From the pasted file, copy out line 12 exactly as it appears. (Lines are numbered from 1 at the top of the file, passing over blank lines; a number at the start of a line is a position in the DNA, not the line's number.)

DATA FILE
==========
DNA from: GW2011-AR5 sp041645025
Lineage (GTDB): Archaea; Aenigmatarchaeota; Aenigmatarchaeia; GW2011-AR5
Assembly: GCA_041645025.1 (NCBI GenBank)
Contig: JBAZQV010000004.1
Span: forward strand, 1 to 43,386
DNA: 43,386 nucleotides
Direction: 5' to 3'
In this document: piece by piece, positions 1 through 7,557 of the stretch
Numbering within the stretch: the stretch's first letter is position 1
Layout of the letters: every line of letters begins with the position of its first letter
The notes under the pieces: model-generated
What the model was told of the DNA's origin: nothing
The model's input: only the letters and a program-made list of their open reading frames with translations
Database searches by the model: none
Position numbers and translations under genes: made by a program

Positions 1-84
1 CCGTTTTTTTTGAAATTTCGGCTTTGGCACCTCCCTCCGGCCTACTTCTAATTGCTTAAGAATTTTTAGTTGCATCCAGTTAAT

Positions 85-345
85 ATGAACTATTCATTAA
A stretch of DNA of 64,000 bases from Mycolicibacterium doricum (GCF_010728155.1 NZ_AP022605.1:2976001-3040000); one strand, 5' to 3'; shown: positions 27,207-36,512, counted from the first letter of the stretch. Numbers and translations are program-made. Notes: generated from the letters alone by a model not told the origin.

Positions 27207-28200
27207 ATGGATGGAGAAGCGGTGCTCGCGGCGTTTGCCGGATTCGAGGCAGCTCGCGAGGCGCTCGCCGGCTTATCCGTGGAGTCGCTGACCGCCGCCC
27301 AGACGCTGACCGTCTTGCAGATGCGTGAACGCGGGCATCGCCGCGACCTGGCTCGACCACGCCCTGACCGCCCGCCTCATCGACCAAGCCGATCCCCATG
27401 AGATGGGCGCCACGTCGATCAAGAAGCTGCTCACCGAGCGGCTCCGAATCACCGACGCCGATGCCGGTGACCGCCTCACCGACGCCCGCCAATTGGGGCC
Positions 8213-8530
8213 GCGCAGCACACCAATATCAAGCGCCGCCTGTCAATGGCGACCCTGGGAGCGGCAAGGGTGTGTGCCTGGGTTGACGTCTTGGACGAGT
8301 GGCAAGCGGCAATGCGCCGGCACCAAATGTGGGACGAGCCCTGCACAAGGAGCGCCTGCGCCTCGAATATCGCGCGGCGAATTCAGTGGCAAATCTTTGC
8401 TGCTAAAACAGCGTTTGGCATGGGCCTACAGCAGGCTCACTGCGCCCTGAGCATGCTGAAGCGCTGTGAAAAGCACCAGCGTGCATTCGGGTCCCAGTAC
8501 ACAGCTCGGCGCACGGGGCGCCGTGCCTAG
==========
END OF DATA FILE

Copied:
What the model was told of the DNA's origin: nothing